The good, the bad and the Gladiators

Or, "How I learned to enjoy week 10 of the writer's strike"

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As households throughout the land tidy up their holiday decorations for another year, members of the striking Writers Guild of America appear to be settling in for the long haul as their labour dispute with the Alliance of Motion Picture and Television Producers stretches well into its tenth week.

The striking writers aren't the only ones preparing for the duration, as the WGA declined to grant the Golden Globe awards ceremony a strike exemption, forcing the Hollywood Foreign Press Association to replace the event with a simple press conference unceremoniously doling out the awards. Industry pundits fear that the prestigious Academy Awards ceremony in Feb. may face the same fate should the strike not be resolved by then.

Meanwhile, two key deals were signed: Tom Cruise's United Artists production company and David Letterman's Worldwide Pants--which produces Letterman's Late Show and Craig Ferguson's Late Late Show--signed deals with the WGA, allowing both to employ writers. Letterman's deal came right before the return of the usual suspects of late night talk shows--NBC's Tonight Show and Late Night, CBS' Late Show and Late Late Show, ABC's Jimmy Kimmel Live and Comedy Central's Daily Show and Colbert Report--in early Jan. without writers. Despite hopes that the deals would signal the splintering of the producer faction and open the floodgates for a similar, larger deal, a strike-ending deal hasn't materialized thus far and the return of the late night shows signals the networks attempting to return to business as usual.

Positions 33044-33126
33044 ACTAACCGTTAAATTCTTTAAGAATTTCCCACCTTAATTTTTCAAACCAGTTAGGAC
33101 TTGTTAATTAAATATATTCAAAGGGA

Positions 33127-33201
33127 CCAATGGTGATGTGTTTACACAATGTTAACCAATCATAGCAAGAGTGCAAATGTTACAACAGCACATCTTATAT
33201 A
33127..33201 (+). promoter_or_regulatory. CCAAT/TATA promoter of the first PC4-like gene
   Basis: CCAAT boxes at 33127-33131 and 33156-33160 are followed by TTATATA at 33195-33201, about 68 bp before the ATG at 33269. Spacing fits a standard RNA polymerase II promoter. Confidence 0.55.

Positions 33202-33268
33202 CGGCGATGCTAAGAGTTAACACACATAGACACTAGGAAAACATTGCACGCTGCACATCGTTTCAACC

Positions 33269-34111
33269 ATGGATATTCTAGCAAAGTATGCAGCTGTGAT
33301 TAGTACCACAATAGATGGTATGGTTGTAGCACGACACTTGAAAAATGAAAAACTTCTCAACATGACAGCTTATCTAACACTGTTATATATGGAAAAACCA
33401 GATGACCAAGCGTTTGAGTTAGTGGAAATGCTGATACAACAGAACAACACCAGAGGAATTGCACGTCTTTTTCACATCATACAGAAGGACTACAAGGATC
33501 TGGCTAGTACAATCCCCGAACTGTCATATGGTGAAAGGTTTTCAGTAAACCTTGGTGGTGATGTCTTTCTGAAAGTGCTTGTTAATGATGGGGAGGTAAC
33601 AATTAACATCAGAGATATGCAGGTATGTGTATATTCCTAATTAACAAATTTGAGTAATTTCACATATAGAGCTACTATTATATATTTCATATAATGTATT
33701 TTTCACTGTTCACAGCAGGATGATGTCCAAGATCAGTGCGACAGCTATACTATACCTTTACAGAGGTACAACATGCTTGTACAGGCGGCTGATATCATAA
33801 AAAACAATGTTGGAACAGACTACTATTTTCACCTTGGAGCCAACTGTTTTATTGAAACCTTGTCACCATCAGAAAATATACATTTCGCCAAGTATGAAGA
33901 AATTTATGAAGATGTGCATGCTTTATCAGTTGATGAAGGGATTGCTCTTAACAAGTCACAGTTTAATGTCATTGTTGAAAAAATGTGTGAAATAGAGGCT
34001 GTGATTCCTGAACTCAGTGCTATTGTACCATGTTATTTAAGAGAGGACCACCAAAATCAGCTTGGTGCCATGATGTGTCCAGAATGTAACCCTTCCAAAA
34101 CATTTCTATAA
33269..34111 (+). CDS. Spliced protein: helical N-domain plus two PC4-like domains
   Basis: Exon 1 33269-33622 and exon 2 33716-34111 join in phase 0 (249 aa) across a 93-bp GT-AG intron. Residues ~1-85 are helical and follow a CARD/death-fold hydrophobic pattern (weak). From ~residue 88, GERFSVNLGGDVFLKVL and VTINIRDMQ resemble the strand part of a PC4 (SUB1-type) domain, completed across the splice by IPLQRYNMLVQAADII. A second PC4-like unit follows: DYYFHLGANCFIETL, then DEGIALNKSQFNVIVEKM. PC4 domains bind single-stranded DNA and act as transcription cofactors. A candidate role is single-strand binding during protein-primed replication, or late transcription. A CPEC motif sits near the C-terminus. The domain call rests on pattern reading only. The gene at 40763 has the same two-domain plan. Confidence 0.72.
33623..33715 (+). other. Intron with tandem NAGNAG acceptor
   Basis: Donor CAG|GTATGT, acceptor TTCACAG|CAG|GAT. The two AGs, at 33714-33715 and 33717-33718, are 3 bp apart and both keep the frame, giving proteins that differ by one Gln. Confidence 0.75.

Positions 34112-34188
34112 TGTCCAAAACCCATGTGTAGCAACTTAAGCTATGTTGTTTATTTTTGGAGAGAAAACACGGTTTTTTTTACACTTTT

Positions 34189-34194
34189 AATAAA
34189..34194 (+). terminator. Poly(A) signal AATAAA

With no writers to speak of and a limited backlog of scripted programs prepared, "business as usual" for the networks involves quite a bit more reality television than usual. ABC brings back Dancing with the Stars in Mar., but is also bringing viewers a showdown between the lead judges in Dance War: Bruno vs. Carrie Ann, where Bruno and Carrie Ann put together their own competing dance squads! Wowzers! The major networks don't stop there, exemplifying "going back to the well" with season nine of Big Brother in Feb., season 16 of Survivor ("Fans vs. Favorites") in Feb. and season 12 of The Bachelor in Mar. The seventh season of The Apprentice, featuring celebrities, is now airing on NBC.

The award for Best Strike Program undoubtedly goes to NBC's revival of American Gladiators, hosted by Hulk Hogan and Laila Ali and featuring a bevy of jacked-up men and women pummeling the competition. It helps that the show was in the works well before the strike was called, but also that the concept is amazingly simple and the program goes to great lengths to explain things to new viewers. The worst program may be FOX's upcoming Moment of Truth, where contestants are challenged to answer questions truthfully (via polygraph) with the chance to win a cool $500,000.

After wasting several weeks and several hundred million dollars, it's unlikely that the two sides in the writer's strike are any closer than they were when it all began. The end result for the average viewer is the disappearance of their favourite shows, replaced by an onslaught of reality programs, sub-par, mid-season replacement shows and writer-less late night talk shows. On the bright side, there's always Lost...for eight weeks, at least.

At press time, rumours were rampant that the Directors Guild was close to a deal with the AMPTP, which may or may not lead into a resolution to the writer's strike. Tune in next week for details!